The second part is related to the co-evolution of spatial patterns of vegetation, soils and landforms. These patterns are recognized as sources of valuable information that can be used to infer the state and function of ecosystems. Complex interactions and feedbacks between climate, soils and biotic factors are involved in the development of landform-soil-vegetation patterns, and play an important role on the stability of landscapes. In addition, large shifts in the organization of vegetation and soils are associated with land degradation, frequently involving large changes in the functioning of landscapes. This part of the session will focus on ecogeomorphological and ecohydrological aspects of landscapes, conservation of soil resources, and the restoration of ecosystem functions.

Invited talks will be given by Dr. Abad Chabbi (Director of Research at the French National Institute for Agricultural Research, INRA) on “Challenges, insights and perspectives associated with combining observation and experimentation research infrastructure“. Part two of the session is proud to announce the invited talk of Prof. Praveen Kumar (Lovell Professor of Civil and Environmental Engineering, University of Illinois, USA, Director of the US NSF Critical Zone Observatory for Intensively Managed Landscapes) on "Co-evolution of landscape and carbon profile through depth: understanding the interplay between transport and biochemical dynamics".

Co-organized as BG1.60/GI4.14/GM5.11/HS11.4
Convener: Werner Gerwin | Co-conveners: Mariano Moreno de las Heras, Laura Meredith, Jin Lin, Patricia Saco, Jantiene Baartman, Jose Rodriguez
| Fri, 12 Apr, 10:45–12:30, 14:00–15:45, 16:15–18:00
Room G1
| Attendance Fri, 12 Apr, 08:30–10:15
Hall X1

Some of the major coastal disasters in the past decade have clearly demonstrated how nature has a primary role in reducing the impact of extreme coastal flooding events generated by storms, which produce a high cost to society as well as a threat to valuable ecosystems. After Typhoon Haiyan in the Philippines in 2014, the Government financed USD22 million for the restoration of mangroves along the affected coastlines as evidence grew showing that where coastal vegetation was present, this attenuated the magnitude of flooding. Similarly, following Hurricane Katrina the US government invested USD500 million for the restoration of coastal national parks and salt marshes, accepting the proofs that marshes helped to reduce the damage, in association with dike and levees. Thus, it is a prerequisite to propose that the reconstruction of ecosystems should be done before an event strikes, with a philosophy of prevention rather than a remedy, with a philosophy of recovery. In Europe too, many member states have started to promote the recreation of coastal wetlands, considering setback strategies as well as the reconstruction and vegetation of coastal dunes, which act as the first line of defence to flooding. As it is stated in the recently released EU-Science for Disaster Risk Management 2017 Report, a number of European Commission-funded demonstration projects are now supporting ecosystem-based Disaster Risk Reduction, to prove the added value of such an approach compared with traditional engineering solutions.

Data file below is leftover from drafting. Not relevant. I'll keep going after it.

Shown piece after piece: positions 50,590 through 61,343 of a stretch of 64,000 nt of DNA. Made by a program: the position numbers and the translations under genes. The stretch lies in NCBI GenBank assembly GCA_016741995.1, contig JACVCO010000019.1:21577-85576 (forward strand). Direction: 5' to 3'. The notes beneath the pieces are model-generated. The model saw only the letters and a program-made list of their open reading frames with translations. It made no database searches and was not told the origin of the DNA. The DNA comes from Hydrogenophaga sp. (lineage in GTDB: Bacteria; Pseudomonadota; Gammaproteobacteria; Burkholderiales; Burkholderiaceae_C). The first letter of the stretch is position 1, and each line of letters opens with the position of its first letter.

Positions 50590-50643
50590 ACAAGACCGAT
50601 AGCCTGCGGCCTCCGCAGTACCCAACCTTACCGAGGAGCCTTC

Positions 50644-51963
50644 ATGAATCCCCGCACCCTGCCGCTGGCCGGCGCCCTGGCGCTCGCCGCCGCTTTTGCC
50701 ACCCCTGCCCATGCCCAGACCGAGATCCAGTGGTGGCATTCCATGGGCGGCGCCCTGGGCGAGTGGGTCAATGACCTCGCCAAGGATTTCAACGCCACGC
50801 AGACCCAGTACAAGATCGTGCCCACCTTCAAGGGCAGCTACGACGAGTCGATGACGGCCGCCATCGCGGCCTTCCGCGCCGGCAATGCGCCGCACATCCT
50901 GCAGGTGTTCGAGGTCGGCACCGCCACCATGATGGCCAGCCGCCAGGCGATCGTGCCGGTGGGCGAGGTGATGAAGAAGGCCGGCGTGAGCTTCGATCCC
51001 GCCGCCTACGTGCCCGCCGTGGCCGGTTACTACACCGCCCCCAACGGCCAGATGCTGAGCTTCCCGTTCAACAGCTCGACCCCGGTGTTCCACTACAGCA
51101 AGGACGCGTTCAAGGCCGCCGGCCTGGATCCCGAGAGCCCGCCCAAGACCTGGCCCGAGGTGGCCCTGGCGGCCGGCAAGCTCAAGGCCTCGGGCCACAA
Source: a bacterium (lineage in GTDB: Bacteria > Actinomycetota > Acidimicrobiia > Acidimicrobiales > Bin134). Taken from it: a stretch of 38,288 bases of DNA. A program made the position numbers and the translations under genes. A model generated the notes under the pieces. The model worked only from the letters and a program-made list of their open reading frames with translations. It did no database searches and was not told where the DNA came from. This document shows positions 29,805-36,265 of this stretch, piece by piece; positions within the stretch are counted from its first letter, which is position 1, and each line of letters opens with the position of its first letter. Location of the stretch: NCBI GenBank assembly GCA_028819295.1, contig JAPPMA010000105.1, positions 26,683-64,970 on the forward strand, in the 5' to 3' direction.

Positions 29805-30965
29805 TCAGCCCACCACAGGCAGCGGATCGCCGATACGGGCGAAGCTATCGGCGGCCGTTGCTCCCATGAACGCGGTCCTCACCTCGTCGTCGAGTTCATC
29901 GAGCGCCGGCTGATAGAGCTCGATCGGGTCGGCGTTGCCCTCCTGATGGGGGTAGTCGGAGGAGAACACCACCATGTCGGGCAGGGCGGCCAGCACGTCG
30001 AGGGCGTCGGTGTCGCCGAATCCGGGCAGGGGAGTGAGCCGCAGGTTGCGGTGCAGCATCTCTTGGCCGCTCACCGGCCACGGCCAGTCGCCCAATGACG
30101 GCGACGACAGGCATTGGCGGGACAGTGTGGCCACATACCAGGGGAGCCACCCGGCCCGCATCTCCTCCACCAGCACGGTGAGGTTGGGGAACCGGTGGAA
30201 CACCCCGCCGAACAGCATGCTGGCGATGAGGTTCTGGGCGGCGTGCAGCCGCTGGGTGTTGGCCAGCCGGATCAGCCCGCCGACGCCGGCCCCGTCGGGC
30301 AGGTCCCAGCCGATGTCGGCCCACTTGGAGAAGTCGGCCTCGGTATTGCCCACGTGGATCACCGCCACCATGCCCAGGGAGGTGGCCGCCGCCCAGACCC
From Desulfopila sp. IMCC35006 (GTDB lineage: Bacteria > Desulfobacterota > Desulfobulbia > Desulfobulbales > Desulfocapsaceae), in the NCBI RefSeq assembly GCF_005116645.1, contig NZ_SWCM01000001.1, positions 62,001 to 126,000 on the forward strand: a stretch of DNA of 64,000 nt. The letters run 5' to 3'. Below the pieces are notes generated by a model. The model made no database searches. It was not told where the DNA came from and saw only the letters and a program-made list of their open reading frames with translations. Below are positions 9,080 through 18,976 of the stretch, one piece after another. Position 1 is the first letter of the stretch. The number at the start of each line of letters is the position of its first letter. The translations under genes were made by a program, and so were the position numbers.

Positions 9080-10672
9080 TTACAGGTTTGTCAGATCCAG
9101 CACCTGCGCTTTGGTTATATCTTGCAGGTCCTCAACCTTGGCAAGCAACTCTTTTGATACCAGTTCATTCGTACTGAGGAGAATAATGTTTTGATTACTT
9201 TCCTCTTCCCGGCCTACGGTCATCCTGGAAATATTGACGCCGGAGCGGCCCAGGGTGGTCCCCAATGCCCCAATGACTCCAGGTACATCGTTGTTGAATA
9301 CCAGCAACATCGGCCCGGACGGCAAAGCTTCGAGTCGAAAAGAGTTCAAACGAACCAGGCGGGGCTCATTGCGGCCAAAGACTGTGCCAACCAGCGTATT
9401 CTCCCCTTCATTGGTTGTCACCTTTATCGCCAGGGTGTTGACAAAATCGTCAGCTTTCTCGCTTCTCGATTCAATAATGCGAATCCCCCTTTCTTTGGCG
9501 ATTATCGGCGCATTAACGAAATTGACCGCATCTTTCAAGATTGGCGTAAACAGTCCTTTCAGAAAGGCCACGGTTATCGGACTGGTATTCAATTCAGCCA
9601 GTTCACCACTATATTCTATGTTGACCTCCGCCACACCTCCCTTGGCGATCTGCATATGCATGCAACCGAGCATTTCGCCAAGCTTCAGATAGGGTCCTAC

This new approach demands: the development of new tools to model and design these reconstructed environments; merging physical concepts like bed erosion and sediment transport with the parameterization of biologically-induced phenomena, such as the role of emerged and submerged vegetation in attenuating wave and current energy; as well as the role of plants in stabilising/destabilising the morphology of coastal dune systems.

The session welcomes contributions covering modelling and monitoring aspects, including innovative approaches in coastal morphological models that account for the presence of the ecosystems, quantifying feed-back interactions between the physical and biological components. We welcome case-studies reporting recovery of the ecosystems and of the physical environment following major extremes such as tropical and extra-tropical storms. We also welcome contributions on case studies documenting new techniques for revegetation of submerged as well as subaerial environments.

Co-organized as GM5.13, co-sponsored by IGU-CCS
Convener: Paolo Ciavola | Co-conveners: Clara Armaroli, Jenny Brown, Pushpa Dissanayake
| Attendance Thu, 11 Apr, 14:00–15:45
Hall X3